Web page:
Would I be a good candidate for an upper blepharoplasty? Or would I benefit from a different treatment like Botox? (Photo)
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Doctor Answers 17
At 25, good candidate for an upper blepharoplasty? Or would I benefit from a different treatment like Botox?
As a matter of reterence for women in their mid thirties or older, the following explains how it can be determined whether an upper eyelid surgery, Brow Lift or a combination of both are required. During your consultation, the surgeons should stand behind you as you look into a mirror and elevate your eyebrows into their proper aesthetic position as outlined in my book on face and body beauty. When this is done there are three possible outcomes that decide what should be considered, Brow Lift, Eyelid Surgery, or a combination of both.
- All the excess upper eyelid fullness is gone when the brows are elevated to their proper aesthetic position. This means all the laxity is due to the low eyebrows and a Brow Lift is recommended alone. Should upper eyelid skin be removed in this scenario, the eyebrows will be pulled down further as the incision is closed, which should be avoided. In women younger than 30 this would be the expected outcome. This would apply in your particular case.
- None of the upper eyelid fullness is reduced. This means that the eyebrows are in the proper aesthetic position and all the fullness is due to excess upper eyelid skin and an Upper eyelid surgery alone is recommended.
- The most common in women over 50 years of age is when the brows are lifted, some but not all of the upper eyelid fullness is removed. This means the eyebrows are low and there is excess upper eyelid skin. For complete upper eyelid rejuvenation both a Brow Lift and upper eyelid surgery is required. If only a Brow Lift is performed some but not all of the upper eyelid fullness is reduced. If an upper eyelid surgery alone is considered, only the remaining amount of excess upper eyelid fullness shown with this maneuver can be removed. If more is removed, the eyebrows will be pulled downward. Hope this helps.
Would I be a good candidate for an upper blepharoplasty?
Blepharoplasty is a primarily cosmetic surgical procedure that reduces bagginess from lower eyelids and raises drooping upper eyelids. The procedure involves the removal of excess skin, muscle and underlying fatty tissue.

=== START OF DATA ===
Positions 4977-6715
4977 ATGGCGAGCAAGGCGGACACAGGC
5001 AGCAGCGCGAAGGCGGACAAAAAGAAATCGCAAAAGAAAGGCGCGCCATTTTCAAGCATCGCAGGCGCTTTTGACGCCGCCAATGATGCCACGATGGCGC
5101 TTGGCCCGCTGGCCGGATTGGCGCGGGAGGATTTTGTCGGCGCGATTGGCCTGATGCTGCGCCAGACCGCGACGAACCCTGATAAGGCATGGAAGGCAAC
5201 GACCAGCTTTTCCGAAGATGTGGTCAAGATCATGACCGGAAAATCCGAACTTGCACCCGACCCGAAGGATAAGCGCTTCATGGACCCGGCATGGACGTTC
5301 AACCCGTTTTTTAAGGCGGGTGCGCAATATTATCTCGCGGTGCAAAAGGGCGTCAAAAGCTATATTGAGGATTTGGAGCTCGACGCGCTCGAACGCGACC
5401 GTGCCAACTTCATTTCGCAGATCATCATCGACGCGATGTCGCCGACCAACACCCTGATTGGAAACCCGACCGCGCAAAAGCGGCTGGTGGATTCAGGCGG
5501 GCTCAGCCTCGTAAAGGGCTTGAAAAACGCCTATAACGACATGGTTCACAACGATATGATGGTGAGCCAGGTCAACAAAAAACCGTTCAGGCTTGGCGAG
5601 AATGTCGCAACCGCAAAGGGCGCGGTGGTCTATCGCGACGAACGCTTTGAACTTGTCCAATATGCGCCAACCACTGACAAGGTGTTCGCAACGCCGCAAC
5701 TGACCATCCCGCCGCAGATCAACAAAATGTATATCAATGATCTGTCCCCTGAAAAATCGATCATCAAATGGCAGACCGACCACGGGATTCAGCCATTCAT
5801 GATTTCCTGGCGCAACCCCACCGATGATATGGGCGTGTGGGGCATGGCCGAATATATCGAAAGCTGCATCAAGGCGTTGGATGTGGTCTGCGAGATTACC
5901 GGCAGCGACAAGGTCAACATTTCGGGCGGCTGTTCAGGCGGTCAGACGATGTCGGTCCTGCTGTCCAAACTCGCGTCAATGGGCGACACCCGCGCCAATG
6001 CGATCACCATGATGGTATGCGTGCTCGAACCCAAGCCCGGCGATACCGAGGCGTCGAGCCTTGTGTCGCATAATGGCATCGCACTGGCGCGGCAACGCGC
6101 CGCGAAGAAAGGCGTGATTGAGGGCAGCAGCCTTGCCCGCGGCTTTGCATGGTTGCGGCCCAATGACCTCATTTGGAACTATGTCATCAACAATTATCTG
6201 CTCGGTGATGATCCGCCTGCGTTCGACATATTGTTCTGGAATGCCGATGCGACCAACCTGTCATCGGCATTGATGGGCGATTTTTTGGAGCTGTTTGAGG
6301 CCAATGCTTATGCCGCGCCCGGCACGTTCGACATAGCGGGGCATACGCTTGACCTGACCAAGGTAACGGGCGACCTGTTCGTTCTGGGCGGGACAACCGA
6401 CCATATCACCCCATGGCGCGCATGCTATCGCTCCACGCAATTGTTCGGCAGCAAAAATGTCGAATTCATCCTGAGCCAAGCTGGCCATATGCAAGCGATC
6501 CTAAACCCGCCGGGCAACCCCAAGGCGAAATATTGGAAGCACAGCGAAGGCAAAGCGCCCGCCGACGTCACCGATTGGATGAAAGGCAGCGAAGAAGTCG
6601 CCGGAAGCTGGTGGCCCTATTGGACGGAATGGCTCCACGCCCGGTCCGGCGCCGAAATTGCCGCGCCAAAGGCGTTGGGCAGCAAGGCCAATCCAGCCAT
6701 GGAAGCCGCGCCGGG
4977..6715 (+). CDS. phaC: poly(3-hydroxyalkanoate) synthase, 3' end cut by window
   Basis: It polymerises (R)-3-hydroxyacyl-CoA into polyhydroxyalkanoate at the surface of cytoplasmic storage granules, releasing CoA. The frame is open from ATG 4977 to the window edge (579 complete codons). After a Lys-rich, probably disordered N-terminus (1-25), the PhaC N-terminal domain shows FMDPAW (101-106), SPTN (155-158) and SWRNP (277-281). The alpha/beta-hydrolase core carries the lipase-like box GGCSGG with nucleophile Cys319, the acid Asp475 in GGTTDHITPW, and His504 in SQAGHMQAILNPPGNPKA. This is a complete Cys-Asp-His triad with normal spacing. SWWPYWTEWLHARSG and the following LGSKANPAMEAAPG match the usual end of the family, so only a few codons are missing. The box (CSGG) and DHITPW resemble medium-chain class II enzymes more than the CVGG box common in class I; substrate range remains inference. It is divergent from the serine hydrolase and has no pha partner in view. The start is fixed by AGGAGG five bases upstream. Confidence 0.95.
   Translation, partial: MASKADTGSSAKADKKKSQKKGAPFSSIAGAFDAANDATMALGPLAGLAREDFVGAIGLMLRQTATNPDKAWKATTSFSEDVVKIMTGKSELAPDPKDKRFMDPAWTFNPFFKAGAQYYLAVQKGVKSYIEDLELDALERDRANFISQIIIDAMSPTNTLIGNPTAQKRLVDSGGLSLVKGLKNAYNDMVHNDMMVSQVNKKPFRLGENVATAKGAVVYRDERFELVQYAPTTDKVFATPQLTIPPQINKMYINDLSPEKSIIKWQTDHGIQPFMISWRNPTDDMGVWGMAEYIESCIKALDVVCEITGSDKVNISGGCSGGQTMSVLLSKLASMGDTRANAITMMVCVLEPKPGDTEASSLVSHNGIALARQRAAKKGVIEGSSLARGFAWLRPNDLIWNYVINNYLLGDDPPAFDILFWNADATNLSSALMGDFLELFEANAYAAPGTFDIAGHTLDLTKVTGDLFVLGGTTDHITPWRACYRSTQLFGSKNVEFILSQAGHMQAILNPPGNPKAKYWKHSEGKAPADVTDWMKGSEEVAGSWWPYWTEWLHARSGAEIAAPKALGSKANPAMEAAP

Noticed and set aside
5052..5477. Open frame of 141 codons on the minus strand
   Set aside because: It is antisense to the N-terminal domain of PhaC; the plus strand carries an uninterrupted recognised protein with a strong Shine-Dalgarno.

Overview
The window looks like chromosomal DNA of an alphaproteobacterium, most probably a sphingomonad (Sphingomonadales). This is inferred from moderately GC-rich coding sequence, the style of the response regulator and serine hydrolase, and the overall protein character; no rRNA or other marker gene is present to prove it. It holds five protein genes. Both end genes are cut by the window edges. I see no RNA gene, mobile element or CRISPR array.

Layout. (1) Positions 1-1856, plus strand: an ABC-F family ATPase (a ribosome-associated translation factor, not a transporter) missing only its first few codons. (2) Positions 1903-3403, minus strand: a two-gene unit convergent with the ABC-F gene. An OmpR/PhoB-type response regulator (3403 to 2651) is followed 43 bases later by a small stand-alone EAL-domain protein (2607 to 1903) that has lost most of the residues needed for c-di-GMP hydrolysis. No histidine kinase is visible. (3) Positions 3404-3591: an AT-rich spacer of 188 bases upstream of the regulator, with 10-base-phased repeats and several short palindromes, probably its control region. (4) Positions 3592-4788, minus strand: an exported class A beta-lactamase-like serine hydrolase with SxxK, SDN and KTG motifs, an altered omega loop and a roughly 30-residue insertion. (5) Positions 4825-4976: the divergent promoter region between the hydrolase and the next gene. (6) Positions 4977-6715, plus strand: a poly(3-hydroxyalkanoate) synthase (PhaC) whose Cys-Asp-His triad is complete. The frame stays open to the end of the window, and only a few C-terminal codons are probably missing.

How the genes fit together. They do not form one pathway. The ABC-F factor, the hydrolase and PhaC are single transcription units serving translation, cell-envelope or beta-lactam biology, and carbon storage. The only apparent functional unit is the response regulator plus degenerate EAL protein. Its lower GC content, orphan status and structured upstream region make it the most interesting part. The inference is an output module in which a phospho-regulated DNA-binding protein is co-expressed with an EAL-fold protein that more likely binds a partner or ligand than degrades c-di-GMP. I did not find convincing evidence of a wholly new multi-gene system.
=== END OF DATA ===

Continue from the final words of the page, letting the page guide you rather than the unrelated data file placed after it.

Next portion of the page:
As key elements in facial expression, the eyes convey messages of emotion, vitality, and age. Over time, the eyes undergo changes that often make people feel as if they appear sad or tired. The aging process can cause the eyelids to sag and droop, which in combination with bags and puffiness can make you look tired and older than you really are.
Eyelid surgery can help freshen and revitalize your face by reducing the appearance of heavy and sagging eyelids, puffiness, and bags under the eyes. While there are several different techniques that a physician can use to alter the appearance of the eyes, the standard surgical technique usually involves removing or redistributing fat deposits, as well as removing excess skin and muscle from regions of the upper and lower eyelids.
Procedure may last approximately one to two hours, depending on the extent of treatment. Although you will feel well enough to return to work in approximately a week, you should continue to avoid strenuous activity such as heavy lifting or exercise for at least two weeks following the procedure. Eyelid surgery can successfully restore a youthful, revitalized appearance to your eyes for years to come.
Would I be a good candidate for an upper blepharoplasty? Or would I benefit from a different treatment like Botox?
Following the advice of anyone who would presume to tell you what to do based on a limited 2 dimensional photo without taking a full medical history, examining you, feeling and assessing your tissue tone, discussing your desired outcome and fully informing you about the pros and cons of each option would not be in your best interest. Find a plastic surgeon that you are comfortable with and one that you trust and listen to his or her advice. The surgeon should be certified by the American Board of Plastic Surgery and ideally a member of the American Society for Aesthetic Plastic Surgery (ASAPS). You should discuss your concerns with that surgeon in person.
Robert Singer, MD FACS
La Jolla, California
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Am I a candidate for upper eyelid blepharoplasty?
Even though you are young, there appears to be some excess skin in both of your upper eyelids. The amount of asymmetry may not only depend on asymmetric skin excess but the position of your eyelid margin (edge of the eyelid on the iris). Its difficult to assess this based on your photos. I recommend seeking the advice of a qualified surgeon who can perform photographic analysis and a good examination.
J. Phillip Garcia, M.D.
These answers are for educational purposes and should not be relied upon as a substitute for medical advice you may receive from your physician. If you have a medical emergency, please call 911. These answers do not constitute or initiate a patient/doctor relationship.